Wu Yinxian 1900-
WU YINXIAN 1900-
Born September 28, 1900, in Su Yang, Jiangsu, China; married Wang Zifei, 1940; children: Wu Zuging (daughter). Education: Attended Fine Arts School, Shanghai, China, 1920-22.
Home—Al. Xuang Wai Street, Beijing, People's Republic of China.
Photographer and cinematographer. Middle School, Su Yang, China, fine arts teacher, 1923-30; Red Lantern Studio, Shanghai, China, photographer, 1935-38; Dian Tong and Ming Xing Film Corporations, Shanghai, photographer, 1935-38; The Film Studio, Chang Chun, China, director, 1949-54; China Film College, Beijing, China, deputy director, 1955-66; Film Bureau, Ministry of Culture, Beijing, adviser, 1974-81. Cinematographer for documentary and feature-length films, including Children of Troubled Times, 1935; Street Angel, 1937; Song of the Red Flag, 1960; The Diary of Yan'an, 1961; Rickshaw Boy, 1982; and Days at Jinchaji, 1988. Exhibitions: Solo exhibits include Beijing Museum, 1961, 1985. Group exhibits include Beijing Museum; Hong Kong Exhibition Centre; Intertrade Building, Singapore, China; and International Center of Photography, New York, NY. Military service: Eighth Route Army, Yan'an, China, 1938-46, film team leader under Chou Enlai.
China Photographers' Association (vice president, beginning 1964), China Cinematographers' Society (president, beginning 1985), China Federation of Literary and Art Circles, China Veteran Photographers' Society (honorary president, 1985—).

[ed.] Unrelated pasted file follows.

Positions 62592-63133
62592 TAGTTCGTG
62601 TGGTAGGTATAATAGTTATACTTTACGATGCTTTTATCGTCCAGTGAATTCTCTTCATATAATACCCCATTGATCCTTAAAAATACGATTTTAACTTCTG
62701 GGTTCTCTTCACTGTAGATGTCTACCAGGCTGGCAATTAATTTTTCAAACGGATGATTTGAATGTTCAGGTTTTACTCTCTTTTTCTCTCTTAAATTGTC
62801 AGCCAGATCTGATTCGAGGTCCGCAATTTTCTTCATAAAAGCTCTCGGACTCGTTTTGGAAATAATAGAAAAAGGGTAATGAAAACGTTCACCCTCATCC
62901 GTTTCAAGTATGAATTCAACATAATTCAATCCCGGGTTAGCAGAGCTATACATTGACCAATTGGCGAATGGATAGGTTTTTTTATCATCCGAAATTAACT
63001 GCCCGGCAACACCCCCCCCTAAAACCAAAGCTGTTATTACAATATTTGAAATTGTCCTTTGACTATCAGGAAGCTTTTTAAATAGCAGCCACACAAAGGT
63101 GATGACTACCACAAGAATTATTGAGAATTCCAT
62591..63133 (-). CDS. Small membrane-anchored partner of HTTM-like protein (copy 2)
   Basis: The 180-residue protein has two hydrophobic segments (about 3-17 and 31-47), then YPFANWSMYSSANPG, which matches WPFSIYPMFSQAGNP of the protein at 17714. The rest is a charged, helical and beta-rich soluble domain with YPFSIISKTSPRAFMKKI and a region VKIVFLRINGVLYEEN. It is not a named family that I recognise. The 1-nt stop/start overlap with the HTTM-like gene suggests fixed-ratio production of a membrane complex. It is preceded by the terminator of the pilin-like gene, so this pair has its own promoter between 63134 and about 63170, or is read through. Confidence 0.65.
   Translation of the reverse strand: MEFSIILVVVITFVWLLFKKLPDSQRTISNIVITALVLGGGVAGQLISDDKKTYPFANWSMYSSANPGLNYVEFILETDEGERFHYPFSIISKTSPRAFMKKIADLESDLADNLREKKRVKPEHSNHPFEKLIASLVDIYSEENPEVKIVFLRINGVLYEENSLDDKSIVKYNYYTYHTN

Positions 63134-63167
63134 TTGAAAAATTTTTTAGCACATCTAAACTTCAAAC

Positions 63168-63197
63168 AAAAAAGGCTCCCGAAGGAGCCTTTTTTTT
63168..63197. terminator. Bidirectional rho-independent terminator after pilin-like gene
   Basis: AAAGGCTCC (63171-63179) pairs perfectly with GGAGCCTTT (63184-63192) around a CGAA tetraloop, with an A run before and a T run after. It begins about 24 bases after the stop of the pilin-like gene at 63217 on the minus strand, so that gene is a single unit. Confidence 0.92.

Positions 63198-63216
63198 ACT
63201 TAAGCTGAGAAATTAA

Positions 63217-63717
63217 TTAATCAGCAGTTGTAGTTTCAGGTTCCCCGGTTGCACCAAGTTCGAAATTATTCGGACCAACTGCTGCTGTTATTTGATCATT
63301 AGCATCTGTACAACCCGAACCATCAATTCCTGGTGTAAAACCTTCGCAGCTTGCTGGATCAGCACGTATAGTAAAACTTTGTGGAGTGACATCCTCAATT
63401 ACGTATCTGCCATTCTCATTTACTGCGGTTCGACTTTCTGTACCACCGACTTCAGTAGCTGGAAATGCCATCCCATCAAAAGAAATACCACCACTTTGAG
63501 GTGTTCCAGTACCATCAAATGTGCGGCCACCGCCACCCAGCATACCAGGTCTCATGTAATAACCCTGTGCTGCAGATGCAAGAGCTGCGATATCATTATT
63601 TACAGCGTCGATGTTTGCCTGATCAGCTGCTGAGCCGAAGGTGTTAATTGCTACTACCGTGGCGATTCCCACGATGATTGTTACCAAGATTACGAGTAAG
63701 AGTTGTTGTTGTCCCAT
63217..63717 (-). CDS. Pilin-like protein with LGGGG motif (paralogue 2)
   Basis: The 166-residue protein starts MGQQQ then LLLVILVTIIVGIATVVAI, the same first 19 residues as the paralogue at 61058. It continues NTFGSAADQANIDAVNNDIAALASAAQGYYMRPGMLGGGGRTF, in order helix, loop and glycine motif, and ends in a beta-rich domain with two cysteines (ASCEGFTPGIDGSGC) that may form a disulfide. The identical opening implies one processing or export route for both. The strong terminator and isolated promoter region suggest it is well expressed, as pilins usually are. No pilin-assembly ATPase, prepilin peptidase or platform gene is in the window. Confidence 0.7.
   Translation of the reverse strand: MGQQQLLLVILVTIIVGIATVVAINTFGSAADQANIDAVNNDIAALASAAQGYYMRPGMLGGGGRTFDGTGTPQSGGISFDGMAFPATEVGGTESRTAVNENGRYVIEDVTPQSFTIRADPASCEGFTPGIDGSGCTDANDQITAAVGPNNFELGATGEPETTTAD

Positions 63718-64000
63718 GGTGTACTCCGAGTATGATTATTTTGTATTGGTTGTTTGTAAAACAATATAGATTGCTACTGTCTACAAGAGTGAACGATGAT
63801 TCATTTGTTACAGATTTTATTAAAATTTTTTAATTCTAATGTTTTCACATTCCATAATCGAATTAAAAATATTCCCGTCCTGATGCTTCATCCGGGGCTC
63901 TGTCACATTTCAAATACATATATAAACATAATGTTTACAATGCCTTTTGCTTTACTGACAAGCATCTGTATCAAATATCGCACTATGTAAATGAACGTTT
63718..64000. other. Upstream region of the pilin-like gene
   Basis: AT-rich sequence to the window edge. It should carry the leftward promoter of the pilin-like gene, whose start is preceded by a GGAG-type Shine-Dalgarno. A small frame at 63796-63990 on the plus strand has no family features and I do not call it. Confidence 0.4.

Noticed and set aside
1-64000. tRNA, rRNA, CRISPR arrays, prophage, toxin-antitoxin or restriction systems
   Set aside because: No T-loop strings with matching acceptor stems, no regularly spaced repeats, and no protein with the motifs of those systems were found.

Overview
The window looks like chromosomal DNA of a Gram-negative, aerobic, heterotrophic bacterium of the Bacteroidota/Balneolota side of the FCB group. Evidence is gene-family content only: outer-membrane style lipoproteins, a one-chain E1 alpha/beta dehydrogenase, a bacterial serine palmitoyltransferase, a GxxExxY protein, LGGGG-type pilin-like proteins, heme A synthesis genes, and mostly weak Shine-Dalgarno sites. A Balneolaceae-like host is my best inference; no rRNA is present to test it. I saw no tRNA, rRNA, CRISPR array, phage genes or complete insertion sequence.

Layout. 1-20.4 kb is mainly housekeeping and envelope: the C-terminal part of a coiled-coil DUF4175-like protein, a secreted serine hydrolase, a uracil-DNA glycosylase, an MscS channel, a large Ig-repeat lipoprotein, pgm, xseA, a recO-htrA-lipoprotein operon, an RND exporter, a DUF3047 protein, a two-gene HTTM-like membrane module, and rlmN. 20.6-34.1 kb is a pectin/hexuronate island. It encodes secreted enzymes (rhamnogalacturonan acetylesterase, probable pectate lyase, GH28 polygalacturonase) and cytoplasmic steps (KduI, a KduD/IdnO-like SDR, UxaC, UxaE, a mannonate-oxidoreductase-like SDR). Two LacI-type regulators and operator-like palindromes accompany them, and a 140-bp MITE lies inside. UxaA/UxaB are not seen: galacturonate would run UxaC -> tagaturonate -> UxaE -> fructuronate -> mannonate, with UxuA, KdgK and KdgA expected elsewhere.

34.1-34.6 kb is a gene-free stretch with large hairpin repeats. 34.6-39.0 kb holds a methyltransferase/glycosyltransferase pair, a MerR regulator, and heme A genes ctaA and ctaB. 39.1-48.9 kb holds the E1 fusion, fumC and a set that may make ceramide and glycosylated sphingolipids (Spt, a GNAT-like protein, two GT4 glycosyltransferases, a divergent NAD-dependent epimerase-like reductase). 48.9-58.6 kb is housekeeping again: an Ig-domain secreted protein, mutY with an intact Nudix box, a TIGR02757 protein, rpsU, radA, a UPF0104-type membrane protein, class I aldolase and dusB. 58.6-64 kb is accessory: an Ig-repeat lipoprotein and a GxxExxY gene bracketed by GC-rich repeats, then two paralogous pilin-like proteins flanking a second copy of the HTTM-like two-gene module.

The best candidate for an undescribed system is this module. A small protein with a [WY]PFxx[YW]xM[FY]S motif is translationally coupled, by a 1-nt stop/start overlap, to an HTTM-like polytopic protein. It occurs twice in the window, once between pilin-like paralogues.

Best Film Award, Chinese Ministry of Culture, 1965; Humanity Photo Award nominee, 1998.
Techniques of Expression in Photography, two volumes, [Beijing, China], 1963–65.
Portrait Photography, [Beijing, China], 1982.
Composition for Photography, [Beijing, China], 1984.
Wu Yinxian's Photo Album (two volumes), [Beijing, China], 1983–85.
Scenery Photography, [Beijing, China], 1985.
Light Selection for Photography, [Beijing, China], 1986.
Photographer, cinematographer, and filmmaker Wu Yinxian commented in Contemporary Photographers: "I produce my works of art according to socialist principles; they are intended to serve the people and socialist construction." One of China's leading photographers during that country's Cultural Revolution of the mid-twentieth century, Wu's work remained unknown by many in the West due to the political and cultural barriers erected under Chinese leader Mao Tse-Tung's government. Innovative in his approach to his craft, Wu also commented: "I think we should not copy foreign photography, but should learn from it to develop a national style. Nor should we imitate Chinese painting, but should work within the specific characteristics of photography itself."
BIOGRAPHICAL AND CRITICAL SOURCES:
Contemporary Photographers, 3rd edition St. James Press (Detroit, MI), 1996.
Chinese Photography, September, 2000.
Yamagata International Documentary Film Festival '97 Web site,http://www.city.yamagata.yamagata.jp/ (February 24, 2004), "Anti-Japan War of China."*